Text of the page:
Polarizing Power

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Maria Roman 1A
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Joined: Fri Apr 06, 2018 11:04 am

Polarizing Power

Postby Maria Roman 1A » Mon May 21, 2018 9:59 pm

How can you tell when an atom has higher polarizing power? What does it mean in relation to polarizability?

AnnaYan_1l
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Joined: Fri Apr 06, 2018 11:05 am
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Re: Polarizing Power

Postby AnnaYan_1l » Mon May 21, 2018 10:26 pm

This is what I have in the notes:
- All ionic bonds have some covalent character (this can be seen in Na+ and Cl-, because the anion's electrons are pulled into the bonding region, giving Na+ and Cl- some covalent character [in other words, the positive cation pulls electrons from negative anions toward the shared region between their nuclei])
- Highly distorted electrons are described as being highly polarized, which results in an ionic bond with more covalent character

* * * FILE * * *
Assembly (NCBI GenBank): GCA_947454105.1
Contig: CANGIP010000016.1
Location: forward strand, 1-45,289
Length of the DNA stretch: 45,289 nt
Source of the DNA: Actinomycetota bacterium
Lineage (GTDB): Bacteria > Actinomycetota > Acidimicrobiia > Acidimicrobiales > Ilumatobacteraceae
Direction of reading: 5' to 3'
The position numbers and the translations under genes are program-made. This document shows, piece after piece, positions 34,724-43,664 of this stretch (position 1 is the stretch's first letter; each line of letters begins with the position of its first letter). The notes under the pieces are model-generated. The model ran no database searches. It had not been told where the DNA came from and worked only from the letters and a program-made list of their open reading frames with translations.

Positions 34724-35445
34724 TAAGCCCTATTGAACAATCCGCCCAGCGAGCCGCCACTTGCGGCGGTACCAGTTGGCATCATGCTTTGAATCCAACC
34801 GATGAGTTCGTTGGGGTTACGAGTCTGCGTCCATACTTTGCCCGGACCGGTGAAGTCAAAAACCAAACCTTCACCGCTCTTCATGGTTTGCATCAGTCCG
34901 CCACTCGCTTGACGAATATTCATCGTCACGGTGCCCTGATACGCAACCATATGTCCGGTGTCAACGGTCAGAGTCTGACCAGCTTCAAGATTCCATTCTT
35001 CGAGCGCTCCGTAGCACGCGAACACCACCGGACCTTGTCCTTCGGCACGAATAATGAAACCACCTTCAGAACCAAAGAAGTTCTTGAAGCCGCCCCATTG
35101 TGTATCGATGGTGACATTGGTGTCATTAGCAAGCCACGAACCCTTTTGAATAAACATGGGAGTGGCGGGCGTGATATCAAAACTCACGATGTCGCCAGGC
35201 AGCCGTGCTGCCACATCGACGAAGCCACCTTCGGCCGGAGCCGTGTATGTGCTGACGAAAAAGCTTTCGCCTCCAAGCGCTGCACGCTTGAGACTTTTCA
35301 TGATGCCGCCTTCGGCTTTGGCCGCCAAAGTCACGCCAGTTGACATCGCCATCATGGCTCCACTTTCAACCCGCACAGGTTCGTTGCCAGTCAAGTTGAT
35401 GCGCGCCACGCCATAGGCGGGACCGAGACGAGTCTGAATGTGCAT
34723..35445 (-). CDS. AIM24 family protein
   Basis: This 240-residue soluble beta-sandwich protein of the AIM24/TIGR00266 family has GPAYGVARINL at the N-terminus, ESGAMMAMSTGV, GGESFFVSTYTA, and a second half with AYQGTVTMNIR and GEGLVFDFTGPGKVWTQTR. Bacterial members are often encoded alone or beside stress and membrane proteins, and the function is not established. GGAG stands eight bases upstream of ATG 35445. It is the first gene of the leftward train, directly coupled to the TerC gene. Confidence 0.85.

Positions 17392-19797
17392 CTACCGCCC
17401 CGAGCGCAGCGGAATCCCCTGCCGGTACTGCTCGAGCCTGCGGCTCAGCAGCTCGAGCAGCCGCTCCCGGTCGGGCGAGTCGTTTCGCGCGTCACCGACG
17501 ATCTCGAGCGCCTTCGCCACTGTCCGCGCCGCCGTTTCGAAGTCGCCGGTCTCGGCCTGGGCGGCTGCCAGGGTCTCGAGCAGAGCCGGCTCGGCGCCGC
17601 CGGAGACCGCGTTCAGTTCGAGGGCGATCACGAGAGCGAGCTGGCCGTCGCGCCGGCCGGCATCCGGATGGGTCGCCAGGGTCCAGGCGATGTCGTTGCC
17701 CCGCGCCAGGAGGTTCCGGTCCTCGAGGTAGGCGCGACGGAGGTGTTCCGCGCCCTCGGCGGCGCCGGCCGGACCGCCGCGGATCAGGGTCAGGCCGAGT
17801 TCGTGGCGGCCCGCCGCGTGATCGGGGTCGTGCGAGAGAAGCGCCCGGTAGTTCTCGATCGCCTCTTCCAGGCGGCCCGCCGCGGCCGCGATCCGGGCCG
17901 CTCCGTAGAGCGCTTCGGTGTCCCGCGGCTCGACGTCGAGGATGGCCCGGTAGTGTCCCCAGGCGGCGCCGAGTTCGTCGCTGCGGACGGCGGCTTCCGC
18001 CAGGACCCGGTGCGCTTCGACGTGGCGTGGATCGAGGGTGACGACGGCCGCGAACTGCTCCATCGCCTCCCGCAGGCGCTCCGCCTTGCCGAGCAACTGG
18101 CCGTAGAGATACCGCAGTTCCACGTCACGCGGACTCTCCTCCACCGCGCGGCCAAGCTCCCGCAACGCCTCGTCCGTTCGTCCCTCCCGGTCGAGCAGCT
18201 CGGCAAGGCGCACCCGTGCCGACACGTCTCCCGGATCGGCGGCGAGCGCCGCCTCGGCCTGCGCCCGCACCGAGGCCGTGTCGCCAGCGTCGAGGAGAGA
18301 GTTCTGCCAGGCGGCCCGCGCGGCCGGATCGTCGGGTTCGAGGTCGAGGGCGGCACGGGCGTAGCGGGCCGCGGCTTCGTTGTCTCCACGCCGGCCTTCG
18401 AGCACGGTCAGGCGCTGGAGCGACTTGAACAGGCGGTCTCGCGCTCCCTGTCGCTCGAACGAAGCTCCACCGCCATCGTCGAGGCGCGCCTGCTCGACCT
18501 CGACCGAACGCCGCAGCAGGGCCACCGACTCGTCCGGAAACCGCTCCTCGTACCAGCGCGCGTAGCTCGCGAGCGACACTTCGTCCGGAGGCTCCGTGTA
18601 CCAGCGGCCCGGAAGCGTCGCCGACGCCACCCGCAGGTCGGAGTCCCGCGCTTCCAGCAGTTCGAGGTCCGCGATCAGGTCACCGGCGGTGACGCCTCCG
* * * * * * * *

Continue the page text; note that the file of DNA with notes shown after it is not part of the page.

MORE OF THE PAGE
- Cations which cause large distortions are described as having high polarizing power, which results in ionic bond with more covalent character

So, I believe that the cation with the high polarizing power is creating these large distortions and are thus making the anion highly polarized, if that makes sense!

Daniel Cho Section 1H
Posts: 29
Joined: Fri Jun 23, 2017 11:40 am

Re: Polarizing Power

Postby Daniel Cho Section 1H » Wed May 23, 2018 5:24 pm

The main thing to understand about polarizing power and polarizability is that they are very dependent on the atomic or ionic radius or to put simply, dependent on size. For polarizing power, remember that it is always the smaller atom that would have the highest power because of its need to attract an electron which is related to its electronegativity. Polarizability is the same concept but to have higher polarizability is that it would have to be a very big size since a bigger size would most likely be distorted by the attracting cation.

Higher polarizing power= a smaller cation

Higher polarizability = a larger anion

I hope this helps. Please correct me if I am wrong in certain places.


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